Copyright: What you REALLY Need to Know
It’s easy to feel intimidated by the complexity of copyright issues, but copyright can be fun—and there are actually a few easy answers! Learning just a few basics can help you gain confidence to tackle some copyright issues head-on, and build a solid foundation for expanding your knowledge in the future.
At the conclusion of this 75-minute webinar, participants will:
*Have honed their ability to recognize copyright issues in both patron and library activities
*Have developed a basic understanding of copyright exceptions and exemptions, like fair use and section 108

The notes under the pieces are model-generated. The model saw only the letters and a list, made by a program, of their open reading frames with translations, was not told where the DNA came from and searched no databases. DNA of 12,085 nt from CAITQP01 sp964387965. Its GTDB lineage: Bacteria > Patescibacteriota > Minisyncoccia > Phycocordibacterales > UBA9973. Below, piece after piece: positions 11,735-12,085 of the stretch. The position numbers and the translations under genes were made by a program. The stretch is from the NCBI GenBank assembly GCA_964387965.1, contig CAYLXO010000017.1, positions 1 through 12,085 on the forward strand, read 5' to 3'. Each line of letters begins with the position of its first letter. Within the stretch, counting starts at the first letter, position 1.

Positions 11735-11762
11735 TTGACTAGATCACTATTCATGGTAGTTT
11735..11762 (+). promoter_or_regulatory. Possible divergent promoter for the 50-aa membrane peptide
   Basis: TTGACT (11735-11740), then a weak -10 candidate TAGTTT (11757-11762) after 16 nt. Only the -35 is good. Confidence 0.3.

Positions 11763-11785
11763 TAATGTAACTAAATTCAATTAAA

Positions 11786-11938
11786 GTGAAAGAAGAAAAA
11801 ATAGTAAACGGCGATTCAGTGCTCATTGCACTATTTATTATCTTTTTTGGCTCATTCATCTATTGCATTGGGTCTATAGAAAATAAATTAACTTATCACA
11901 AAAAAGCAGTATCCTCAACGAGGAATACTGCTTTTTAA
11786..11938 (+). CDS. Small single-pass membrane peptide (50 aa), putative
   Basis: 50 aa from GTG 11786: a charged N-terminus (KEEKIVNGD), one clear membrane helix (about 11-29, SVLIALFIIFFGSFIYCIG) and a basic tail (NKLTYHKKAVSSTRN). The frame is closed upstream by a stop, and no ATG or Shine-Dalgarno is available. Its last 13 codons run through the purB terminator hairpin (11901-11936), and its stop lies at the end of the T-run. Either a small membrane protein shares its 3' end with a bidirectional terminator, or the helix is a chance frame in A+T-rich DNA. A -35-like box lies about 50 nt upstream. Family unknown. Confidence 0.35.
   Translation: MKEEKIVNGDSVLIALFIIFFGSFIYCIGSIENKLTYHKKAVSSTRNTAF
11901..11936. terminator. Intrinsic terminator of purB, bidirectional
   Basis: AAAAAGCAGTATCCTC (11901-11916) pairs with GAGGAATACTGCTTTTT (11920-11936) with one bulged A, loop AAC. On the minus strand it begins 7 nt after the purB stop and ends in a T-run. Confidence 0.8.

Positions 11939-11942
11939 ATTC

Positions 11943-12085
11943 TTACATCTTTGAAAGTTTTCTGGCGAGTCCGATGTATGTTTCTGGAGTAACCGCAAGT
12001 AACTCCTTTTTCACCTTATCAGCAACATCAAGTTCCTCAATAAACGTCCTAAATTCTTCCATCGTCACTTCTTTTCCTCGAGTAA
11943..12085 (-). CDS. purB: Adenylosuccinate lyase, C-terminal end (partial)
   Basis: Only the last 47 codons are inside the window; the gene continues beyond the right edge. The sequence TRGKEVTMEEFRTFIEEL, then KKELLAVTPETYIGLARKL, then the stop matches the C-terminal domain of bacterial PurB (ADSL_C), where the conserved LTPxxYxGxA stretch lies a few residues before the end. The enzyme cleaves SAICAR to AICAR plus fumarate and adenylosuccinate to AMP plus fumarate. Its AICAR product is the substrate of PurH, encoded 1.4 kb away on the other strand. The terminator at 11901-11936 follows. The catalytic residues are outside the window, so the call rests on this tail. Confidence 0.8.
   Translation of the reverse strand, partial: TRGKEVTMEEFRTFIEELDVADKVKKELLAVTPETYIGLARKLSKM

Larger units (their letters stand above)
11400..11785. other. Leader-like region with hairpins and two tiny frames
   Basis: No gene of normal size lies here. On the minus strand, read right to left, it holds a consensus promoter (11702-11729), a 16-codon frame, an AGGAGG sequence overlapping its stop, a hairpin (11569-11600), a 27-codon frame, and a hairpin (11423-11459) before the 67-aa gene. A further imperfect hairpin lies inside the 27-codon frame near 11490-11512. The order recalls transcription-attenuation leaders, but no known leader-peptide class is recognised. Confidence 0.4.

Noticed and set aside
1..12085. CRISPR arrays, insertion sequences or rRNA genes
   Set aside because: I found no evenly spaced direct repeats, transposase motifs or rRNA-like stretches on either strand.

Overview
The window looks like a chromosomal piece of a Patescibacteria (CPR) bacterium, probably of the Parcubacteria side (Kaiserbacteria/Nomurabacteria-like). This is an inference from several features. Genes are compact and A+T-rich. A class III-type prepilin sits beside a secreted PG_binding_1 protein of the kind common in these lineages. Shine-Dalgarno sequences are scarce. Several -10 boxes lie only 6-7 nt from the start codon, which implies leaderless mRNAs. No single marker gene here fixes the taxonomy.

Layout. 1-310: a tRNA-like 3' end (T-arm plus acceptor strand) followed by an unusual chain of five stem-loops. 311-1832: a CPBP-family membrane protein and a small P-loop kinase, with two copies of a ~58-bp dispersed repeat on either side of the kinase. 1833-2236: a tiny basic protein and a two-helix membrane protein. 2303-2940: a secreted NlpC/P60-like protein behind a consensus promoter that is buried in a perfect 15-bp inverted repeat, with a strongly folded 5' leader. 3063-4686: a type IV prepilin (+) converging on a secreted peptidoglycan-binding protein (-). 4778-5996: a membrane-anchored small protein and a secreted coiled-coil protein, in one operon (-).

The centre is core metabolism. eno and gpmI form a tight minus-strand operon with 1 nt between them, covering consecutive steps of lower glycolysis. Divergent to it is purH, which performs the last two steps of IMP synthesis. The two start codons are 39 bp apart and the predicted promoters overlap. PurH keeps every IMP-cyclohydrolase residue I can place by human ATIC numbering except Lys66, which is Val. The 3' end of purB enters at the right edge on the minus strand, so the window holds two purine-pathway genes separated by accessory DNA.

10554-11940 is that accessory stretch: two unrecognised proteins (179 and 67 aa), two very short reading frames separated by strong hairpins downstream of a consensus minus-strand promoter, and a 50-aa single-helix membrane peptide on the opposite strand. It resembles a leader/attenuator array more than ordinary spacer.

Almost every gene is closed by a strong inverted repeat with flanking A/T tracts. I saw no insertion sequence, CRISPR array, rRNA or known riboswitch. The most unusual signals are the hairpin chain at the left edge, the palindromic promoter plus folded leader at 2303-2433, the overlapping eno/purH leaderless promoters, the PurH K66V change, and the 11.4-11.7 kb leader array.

* Have learned how contracts and licensing can alter copyright issues
Nancy Sims is the copyright program librarian at the University of Minnesota Libraries. She has an M.L.S. from Rutgers and a J.D. from the University of Michigan. She previously worked at the University of Michigan Libraries, and with the Electronic Frontier Foundation and the Silicon Valley law firm Fenwick & West, LLP. She is fascinated by the pervasiveness of copyright issues in modern life, and enjoys helping individuals and groups understand how copyright may affect their work, research, art, and everyday communications.
Date & Time
Wednesday, June 13, 2012
2:00–3:15 PM Eastern
1:00–2:15 PM Central
12:00–1:15 PM Mountain
11:00 AM–12:15 PM Pacific
For registration and more information visit http://www.ala.org/pla/onlinelearning/webinars/copyright.